Because everything is quick, you have to be ready to cook. That means the vegetables are cut up, the seasoning is on the counter and preferably portioned out, the meat has been prepped and you have dishes waiting to receive the food as soon as it's done -- all this before you begin heating the wok.
As I said, woks aren't limited to stir-frying. When I mentioned to my friend Xiaoyi (sh-OW-yee) that I was writing a column on wok cooking, she told me about saltwater chicken, a steamed dish her mom taught her.
Steaming, as it turns out, is as common in Chinese cooking as frying. Xiaoyi, who grew up in Shanghai before moving with her family to Boston, said cooking oil was expensive, so home cooks often steamed their meals. Although cooking oil is no longer a luxury, steaming remains a staple in her family's home.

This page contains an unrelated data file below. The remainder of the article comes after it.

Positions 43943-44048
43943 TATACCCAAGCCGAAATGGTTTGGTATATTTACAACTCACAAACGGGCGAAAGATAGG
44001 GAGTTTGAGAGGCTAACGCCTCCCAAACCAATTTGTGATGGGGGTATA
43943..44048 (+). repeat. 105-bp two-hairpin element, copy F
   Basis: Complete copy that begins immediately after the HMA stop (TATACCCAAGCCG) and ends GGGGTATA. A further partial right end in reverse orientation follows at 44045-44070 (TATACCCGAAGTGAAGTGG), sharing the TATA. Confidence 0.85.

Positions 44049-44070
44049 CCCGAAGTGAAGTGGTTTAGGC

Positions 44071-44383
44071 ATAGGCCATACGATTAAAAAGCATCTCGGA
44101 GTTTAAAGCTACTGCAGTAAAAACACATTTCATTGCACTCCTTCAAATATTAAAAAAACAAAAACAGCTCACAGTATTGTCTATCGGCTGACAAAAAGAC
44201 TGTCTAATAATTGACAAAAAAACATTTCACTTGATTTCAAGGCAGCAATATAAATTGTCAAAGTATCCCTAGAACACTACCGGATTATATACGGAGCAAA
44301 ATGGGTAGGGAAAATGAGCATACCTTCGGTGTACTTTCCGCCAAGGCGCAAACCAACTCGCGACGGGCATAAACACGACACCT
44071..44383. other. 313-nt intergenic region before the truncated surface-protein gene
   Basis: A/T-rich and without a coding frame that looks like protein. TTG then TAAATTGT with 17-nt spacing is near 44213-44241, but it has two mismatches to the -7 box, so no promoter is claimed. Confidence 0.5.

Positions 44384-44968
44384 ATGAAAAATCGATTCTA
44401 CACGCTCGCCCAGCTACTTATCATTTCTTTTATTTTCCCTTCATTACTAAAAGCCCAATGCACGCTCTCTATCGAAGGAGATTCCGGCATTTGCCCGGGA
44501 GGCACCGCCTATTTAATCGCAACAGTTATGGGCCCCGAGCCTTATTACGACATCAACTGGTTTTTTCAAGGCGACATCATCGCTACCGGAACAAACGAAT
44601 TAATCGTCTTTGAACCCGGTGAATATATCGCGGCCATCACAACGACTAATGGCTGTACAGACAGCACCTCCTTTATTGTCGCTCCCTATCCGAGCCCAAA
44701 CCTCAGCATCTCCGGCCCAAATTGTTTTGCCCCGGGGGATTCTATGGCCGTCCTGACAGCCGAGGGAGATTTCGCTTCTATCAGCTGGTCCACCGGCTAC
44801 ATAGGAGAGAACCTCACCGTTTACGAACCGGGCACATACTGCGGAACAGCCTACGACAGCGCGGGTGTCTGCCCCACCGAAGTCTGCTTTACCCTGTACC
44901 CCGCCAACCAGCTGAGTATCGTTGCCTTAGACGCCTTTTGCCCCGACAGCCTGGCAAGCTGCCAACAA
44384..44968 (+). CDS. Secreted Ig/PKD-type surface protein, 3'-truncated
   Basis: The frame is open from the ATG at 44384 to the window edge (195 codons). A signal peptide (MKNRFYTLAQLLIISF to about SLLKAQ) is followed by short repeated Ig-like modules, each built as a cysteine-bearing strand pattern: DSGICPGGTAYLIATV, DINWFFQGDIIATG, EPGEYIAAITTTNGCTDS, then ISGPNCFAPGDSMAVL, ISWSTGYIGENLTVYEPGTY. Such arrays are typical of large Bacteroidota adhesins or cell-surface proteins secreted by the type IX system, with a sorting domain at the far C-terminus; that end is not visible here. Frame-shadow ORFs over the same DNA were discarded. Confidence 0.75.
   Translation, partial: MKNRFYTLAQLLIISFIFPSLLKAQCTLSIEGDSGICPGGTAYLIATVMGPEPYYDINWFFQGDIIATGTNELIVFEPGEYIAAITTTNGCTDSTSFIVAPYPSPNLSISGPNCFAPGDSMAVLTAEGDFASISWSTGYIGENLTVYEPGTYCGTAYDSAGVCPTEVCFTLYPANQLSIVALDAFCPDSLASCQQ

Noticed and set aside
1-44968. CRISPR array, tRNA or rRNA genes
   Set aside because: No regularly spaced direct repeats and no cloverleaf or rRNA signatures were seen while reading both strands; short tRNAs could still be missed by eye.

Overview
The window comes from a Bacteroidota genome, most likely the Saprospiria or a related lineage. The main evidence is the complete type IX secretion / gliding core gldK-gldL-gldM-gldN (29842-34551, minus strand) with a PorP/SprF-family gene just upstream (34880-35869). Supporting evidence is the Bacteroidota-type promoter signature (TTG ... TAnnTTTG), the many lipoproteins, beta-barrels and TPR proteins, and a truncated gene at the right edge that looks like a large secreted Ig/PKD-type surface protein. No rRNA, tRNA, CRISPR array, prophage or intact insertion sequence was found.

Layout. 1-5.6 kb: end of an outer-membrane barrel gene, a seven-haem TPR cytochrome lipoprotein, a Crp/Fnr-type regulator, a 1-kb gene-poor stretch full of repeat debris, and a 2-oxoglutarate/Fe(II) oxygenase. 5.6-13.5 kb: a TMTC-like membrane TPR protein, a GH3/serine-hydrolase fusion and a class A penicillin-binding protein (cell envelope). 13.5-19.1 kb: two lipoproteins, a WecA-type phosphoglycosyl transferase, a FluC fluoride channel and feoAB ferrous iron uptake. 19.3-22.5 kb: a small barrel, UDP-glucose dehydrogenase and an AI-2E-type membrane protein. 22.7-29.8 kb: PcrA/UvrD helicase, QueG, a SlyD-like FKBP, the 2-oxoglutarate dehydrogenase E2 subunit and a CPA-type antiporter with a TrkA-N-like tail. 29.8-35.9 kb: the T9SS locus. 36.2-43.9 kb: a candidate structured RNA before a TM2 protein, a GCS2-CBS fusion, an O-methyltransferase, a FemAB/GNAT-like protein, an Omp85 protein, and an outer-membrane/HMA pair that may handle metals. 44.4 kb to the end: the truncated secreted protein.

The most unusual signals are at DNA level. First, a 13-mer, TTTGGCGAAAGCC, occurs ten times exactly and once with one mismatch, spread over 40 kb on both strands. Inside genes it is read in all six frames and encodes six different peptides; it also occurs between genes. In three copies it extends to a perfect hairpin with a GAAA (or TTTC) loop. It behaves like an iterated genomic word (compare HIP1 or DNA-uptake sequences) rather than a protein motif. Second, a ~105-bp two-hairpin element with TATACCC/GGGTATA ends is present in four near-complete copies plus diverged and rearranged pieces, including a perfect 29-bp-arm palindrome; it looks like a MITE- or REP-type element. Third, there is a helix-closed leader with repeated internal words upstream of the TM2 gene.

The technique is quite a bit different than stir-frying, but just as efficient. When steaming, the meat and vegetables are cooked in a bowl set inside a covered wok. Saltwater chicken, one of many Chinese recipes that utilize steaming, is a one-pot dish that can be done in 45 minutes.
Admittedly, when Xiaoyi told me about the recipe, I was worried that at best it would be wet and bland. At worst, it would be undercooked.
Luckily I was bright enough to trust Xiaoyi.
The chicken comes out perfectly moist and subtly flavored by the salt, ginger and scallions. It's a delicate dish that proves limited means don't limit culinary ingenuity.
Behind my kitchen cabinet doors is a battery of frying pans, stock pots, sauce pots, grill pans, roasting pans and one wok -- which can do the work of all of them.